Should Hospitals Be Open for Visitors 24/7?

If you've ever been a patient in hospital, you know how good it is to get visitors.  Now more hospitals are doing away with visiting hours and allowing friends and family to visit patients in hospital whenever they want....
If you've ever been a patient in hospital, you know how good it is to get visitors.  Now more hospitals are doing away with visiting hours and allowing friends and family to visit patients in hospital whenever they want.

In 2010, Kingston General Hospital became one of the first in Canada to end visiting hours in parts of he hospital.  Now the trend is catching on - especially in BC where Island Health region was among the first to end restrictive visiting hours this summer. Providence Health Care's sixteen acute long-term care and rehab hospitals in BC did likewise during the summer.  At least one hospital in Calgary did the same.  A survey by the American Hospital Association found that forty-two percent of hospitals in the US have restricted visiting hours. That's down from seventy-six percent just five years ago, so the trend is for hospitals to permit family and friends to visit patients whenever they wish.

The big reason for getting rid of visiting hours in favour of 'just plain visiting' is that patients want it.  When you're admitted to hospital, you're ill and you're probably apprehensive if not frightened about what's going on.  Patients want the reassuring presence of a friend or loved one.  Forward-thinking hospitals like Kingston General say getting rid of visiting hours fits in with their effort to put patients first instead of doctors and nurses.  I would say the only people who ever benefited from restricted visiting hours were health professionals.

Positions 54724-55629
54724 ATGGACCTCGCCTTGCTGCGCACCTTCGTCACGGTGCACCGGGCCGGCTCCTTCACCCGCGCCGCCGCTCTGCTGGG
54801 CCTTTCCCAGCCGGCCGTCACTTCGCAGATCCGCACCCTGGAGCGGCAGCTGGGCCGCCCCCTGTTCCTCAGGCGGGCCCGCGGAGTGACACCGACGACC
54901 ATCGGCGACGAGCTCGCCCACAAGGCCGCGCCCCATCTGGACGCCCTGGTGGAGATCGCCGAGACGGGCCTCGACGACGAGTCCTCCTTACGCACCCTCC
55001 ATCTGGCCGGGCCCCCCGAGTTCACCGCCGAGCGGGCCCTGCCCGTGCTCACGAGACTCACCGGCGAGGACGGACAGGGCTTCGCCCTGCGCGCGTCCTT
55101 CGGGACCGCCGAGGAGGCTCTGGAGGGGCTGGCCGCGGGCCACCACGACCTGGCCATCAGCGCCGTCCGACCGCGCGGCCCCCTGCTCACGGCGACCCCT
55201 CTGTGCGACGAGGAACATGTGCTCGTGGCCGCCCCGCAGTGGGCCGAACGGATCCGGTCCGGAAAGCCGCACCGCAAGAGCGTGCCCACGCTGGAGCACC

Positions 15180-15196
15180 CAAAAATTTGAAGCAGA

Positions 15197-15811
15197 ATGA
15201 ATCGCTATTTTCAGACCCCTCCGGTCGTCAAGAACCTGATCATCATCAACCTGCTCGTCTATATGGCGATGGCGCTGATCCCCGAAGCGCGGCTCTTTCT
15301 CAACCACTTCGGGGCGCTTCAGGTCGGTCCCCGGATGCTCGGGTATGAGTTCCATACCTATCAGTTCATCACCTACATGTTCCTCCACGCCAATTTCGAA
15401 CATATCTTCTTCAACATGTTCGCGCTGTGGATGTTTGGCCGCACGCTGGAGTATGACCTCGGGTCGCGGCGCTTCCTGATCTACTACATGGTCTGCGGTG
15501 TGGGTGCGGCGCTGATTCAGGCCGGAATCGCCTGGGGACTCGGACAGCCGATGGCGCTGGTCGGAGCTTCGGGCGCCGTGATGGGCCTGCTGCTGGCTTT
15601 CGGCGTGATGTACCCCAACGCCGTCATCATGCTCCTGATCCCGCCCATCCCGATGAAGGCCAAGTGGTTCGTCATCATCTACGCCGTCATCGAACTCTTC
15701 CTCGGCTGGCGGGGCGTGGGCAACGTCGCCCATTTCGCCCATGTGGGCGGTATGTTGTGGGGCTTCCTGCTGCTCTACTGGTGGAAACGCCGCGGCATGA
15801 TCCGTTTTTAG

A 2011 report by the American Association of Critical Care Nurses found that allowing unlimited visiting hours improves patient and family satisfaction.  It means that patients receive more emotional support, which improves the patients' emotional health and in turn their physical well-being.  Having family members present more often means families are able to participate in a loved one's care more fully and can help plan for the care the patient needs when they get out of hospital.  Patients who receive lots of visitors are less likely to fall in hospital. They are also more likely to retain information given them by health care providers while in hospital.

On the contrary side, there are lots of anecdotal complaints about visitors from front line health care workers.  People who work in small hospitals say visitors take up too much space. Some critics say visitors are distracting because they ask too many questions and monopolize the health care worker's time.  In the ICU, I've heard nurse and doctors say that when lives are on the line, visitors are distracting especially when they have a lot to do to stabilize the patients and little time to do it.  Some think visitors keep patients from getting enough sleep. The fear is often raised that visitors bring superbugs and other infections to vulnerable patients with weak immune systems.  

In the past,  ICU workers  tended to be the most resistant to relaxed visiting hours.  But the ones that have given it a try adapted quickly and even grew to like it because they could see their patients doing better.  Even the hospitals that don't want full 24/7 visiting hours are increasing the number of hours families can visit and will make exceptions to rules to allow family with odd working hours to come at a prearranged time.  All of this is about making patients and their families the customer of health care - not the people looking after them.

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